Last week I invited you to join me for a virtual tour of our home over the next few weeks. I promise I will invite you inside at some point, but first I want to share some memories of the building process.
First, let’s start with a photo of our lot when first bought it almost five years ago. It starts out with flat wetlands toward the front and then begins to climb a hill. It’s a fairly steep hill toward the back, which then heads back down toward the winding river that snakes through our area.
Eighteen months after we purchased the lot, we finally broke ground and began construction on a factory-built modular home. Our girls were 14 months and 2.5 years old, and the driveway seemed a little daunting at the time, so Daddy carried them on our first visit to the construction site. Now they sprint the full length of it without a second thought!
Here we are checking out the basement for the first time. I remember wondering if we were building a teeny tiny house because it was so hard to see what size it really was with all of the open space surrounding it!
Here they are starting the foundation, and it still looks so small, doesn’t it?
Oh, wait, I didn’t mention that I was pregnant during this process? Yep, 7 months pregnant and building a house. Because we’re smart like that!
The excavation and basement were the longest part of the building process (well, unless you consider that the finish work still isn’t done!). It was very cool to go visit every week and see the progress, though.
And then one day we got the call that they were delivering half of our house. I think this is the downstairs half. The rest was delivered a day or two later. Our house was built in a factory and delivered on large trucks (can you just imagine them driving down our gravel roads?!), which is why we were able to move in just two months after we broke ground, almost to the day.
Even though our home was split into four pieces and sitting in the middle of the road, we were able to go inside and get a peek of what it all looked like. This is looking into what would become our two-story family room. The kitchen is in the other part of the house and attaches there on the right.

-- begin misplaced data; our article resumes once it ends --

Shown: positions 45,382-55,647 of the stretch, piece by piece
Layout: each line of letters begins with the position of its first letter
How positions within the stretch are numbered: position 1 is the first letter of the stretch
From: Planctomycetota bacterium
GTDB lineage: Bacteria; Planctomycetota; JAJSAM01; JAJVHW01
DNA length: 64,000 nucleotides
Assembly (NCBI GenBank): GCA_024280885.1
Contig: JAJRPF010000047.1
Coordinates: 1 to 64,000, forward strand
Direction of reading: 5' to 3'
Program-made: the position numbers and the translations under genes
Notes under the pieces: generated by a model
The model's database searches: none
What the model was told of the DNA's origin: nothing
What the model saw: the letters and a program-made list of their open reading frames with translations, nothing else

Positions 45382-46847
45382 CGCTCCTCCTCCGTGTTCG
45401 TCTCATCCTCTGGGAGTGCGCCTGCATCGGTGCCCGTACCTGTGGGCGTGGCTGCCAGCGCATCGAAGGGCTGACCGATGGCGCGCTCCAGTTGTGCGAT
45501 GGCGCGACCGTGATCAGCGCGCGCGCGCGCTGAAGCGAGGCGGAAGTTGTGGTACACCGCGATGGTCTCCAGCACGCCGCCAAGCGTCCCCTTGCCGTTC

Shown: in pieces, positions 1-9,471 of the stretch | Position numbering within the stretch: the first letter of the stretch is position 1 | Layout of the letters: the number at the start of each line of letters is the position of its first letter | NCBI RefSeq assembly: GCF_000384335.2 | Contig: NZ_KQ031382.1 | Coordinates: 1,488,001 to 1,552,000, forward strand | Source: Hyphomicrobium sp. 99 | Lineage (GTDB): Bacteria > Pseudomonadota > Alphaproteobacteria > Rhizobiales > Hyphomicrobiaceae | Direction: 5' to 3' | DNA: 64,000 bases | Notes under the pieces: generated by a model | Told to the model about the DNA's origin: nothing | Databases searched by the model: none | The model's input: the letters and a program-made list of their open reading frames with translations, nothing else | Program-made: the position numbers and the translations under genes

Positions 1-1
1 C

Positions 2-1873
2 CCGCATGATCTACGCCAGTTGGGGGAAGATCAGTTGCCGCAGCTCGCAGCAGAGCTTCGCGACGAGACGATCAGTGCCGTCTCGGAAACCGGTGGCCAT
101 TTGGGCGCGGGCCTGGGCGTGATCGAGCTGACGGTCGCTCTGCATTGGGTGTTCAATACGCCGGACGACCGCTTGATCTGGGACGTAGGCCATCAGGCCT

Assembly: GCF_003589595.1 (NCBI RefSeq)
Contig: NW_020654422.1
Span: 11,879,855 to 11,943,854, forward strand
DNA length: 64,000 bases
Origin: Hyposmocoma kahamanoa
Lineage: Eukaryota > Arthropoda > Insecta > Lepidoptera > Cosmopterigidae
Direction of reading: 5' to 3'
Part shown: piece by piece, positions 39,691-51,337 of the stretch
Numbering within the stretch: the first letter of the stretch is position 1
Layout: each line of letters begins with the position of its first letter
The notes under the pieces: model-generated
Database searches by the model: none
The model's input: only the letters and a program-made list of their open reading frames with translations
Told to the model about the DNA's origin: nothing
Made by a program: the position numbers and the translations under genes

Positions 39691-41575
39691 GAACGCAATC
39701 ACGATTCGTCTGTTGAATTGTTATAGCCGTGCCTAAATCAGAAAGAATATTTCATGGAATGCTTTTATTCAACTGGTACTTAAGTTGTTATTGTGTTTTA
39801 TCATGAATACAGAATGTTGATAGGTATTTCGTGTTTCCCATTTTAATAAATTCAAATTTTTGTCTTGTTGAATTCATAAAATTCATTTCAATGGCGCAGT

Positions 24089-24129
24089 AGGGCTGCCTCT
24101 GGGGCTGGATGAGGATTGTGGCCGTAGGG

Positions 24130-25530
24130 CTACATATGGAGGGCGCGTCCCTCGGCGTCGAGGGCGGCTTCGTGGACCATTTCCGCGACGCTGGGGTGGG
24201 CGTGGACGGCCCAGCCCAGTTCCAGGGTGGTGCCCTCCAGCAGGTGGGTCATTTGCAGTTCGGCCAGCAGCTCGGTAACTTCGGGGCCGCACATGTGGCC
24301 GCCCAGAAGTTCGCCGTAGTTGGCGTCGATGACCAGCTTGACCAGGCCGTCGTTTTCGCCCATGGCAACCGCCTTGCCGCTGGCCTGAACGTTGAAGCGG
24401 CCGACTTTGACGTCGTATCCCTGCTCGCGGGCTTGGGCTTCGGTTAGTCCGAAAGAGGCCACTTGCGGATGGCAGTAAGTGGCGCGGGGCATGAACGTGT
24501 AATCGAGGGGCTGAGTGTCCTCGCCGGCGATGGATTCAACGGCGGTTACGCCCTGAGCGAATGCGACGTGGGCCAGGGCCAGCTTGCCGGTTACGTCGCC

We came back a few days later as the crew was assembling it, and it was amazing to watch. There were men (and women) climbing all over the house, attaching the four parts to one another, adding the siding, assembling the roof. They assembled the whole house in less than 48 hours!
Here’s what the house looked like on the inside during assembly. Each of the joint areas was eventually covered with drywall and paint, and they’re just barely visible now.
Note: Most modular homes come with finish detail such as flooring, doors, stair railings, etc. Sean really wanted to build a custom home, though, so we had ours finished without those things.
Over the next 3.5 weeks, he spent every moment he had working on the house with our general contractor. He would start his real job at 4am, head to the house in the early afternoon and fall into bed at 10 or 11pm at night. It was a crazy schedule for all of us, but it only lasted a few weeks. And truly, we would lay in bed and just talk and dream even though we were both beyond tired.
Here is my favorite picture of moving day! We’d actually been living in the house for about a week at this point, but this was the day we cleaned out our rental and moved everything else over. To our still unfinished house.
In this picture, I’m sitting with our toddler while everybody else does the hard work. There are a few important things about this picture.
1) Notice my ugly swollen feet and ankles.
2) See that big white thing on the right? That would be the generator we used while we waited for the power company to connect our power, which took weeks from our first request. In fact, we lived here for more than 10 days without power. While pregnant. In August/September. Need I say more?
3) This was September 4th. Our third daughter was born 13 days later.
And this is what my husband, friends and new neighbors (hi, nice to meet y’all…) were doing while I sat. Trying to get my husband’s bread truck unstuck, which they were eventually able to do, thankfully.
We still haven’t made it inside, but I thought I’d tease you with a floor plan (you can click on it to make it slightly bigger). We used one of our builders standard models and customized it for our needs. As you can see, it’s really not a huge house (about 1900 square feet), but it’s plenty big for us, and we have lots of room to grow.
We might make it inside next week. Guess you’ll have to stick around to find out!